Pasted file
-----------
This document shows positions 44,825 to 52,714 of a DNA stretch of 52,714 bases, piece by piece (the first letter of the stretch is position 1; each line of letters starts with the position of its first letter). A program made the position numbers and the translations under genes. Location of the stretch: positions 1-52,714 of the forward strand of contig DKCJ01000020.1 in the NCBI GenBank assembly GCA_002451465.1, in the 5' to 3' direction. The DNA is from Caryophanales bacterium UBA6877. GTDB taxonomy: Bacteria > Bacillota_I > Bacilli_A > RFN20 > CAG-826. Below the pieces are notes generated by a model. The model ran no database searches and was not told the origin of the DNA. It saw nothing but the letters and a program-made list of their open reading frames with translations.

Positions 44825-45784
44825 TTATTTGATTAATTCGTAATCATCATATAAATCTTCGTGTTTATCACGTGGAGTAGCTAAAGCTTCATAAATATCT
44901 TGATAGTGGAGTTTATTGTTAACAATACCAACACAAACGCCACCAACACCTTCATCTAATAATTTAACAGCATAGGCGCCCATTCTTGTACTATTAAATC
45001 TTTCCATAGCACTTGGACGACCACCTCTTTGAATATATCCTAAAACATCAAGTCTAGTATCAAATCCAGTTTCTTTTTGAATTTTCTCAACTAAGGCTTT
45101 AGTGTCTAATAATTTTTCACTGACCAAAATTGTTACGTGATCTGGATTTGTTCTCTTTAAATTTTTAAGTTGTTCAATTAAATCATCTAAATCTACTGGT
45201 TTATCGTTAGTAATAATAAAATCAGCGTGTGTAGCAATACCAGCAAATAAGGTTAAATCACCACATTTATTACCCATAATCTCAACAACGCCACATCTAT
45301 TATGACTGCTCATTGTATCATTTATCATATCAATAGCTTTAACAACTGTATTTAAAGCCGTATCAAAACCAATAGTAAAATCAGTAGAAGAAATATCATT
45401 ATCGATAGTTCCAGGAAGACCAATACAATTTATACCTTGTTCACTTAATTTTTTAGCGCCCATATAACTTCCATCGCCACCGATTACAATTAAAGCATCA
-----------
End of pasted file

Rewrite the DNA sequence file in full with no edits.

This document shows positions 44,825 to 52,714 of a DNA stretch of 52,714 bases, piece by piece (the first letter of the stretch is position 1; each line of letters starts with the position of its first letter). A program made the position numbers and the translations under genes. Location of the stretch: positions 1-52,714 of the forward strand of contig DKCJ01000020.1 in the NCBI GenBank assembly GCA_002451465.1, in the 5' to 3' direction. The DNA is from Caryophanales bacterium UBA6877. GTDB taxonomy: Bacteria > Bacillota_I > Bacilli_A > RFN20 > CAG-826. Below the pieces are notes generated by a model. The model ran no database searches and was not told the origin of the DNA. It saw nothing but the letters and a program-made list of their open reading frames with translations.

Positions 44825-45784
44825 TTATTTGATTAATTCGTAATCATCATATAAATCTTCGTGTTTATCACGTGGAGTAGCTAAAGCTTCATAAATATCT
44901 TGATAGTGGAGTTTATTGTTAACAATACCAACACAAACGCCACCAACACCTTCATCTAATAATTTAACAGCATAGGCGCCCATTCTTGTACTATTAAATC
45001 TTTCCATAGCACTTGGACGACCACCTCTTTGAATATATCCTAAAACATCAAGTCTAGTATCAAATCCAGTTTCTTTTTGAATTTTCTCAACTAAGGCTTT
45101 AGTGTCTAATAATTTTTCACTGACCAAAATTGTTACGTGATCTGGATTTGTTCTCTTTAAATTTTTAAGTTGTTCAATTAAATCATCTAAATCTACTGGT
45201 TTATCGTTAGTAATAATAAAATCAGCGTGTGTAGCAATACCAGCAAATAAGGTTAAATCACCACATTTATTACCCATAATCTCAACAACGCCACATCTAT
45301 TATGACTGCTCATTGTATCATTTATCATATCAATAGCTTTAACAACTGTATTTAAAGCCGTATCAAAACCAATAGTAAAATCAGTAGAAGAAATATCATT
45401 ATCGATAGTTCCAGGAAGACCAATACAATTTATACCTTGTTCACTTAATTTTTTAGCGCCCATATAACTTCCATCGCCACCGATTACAATTAAAGCATCA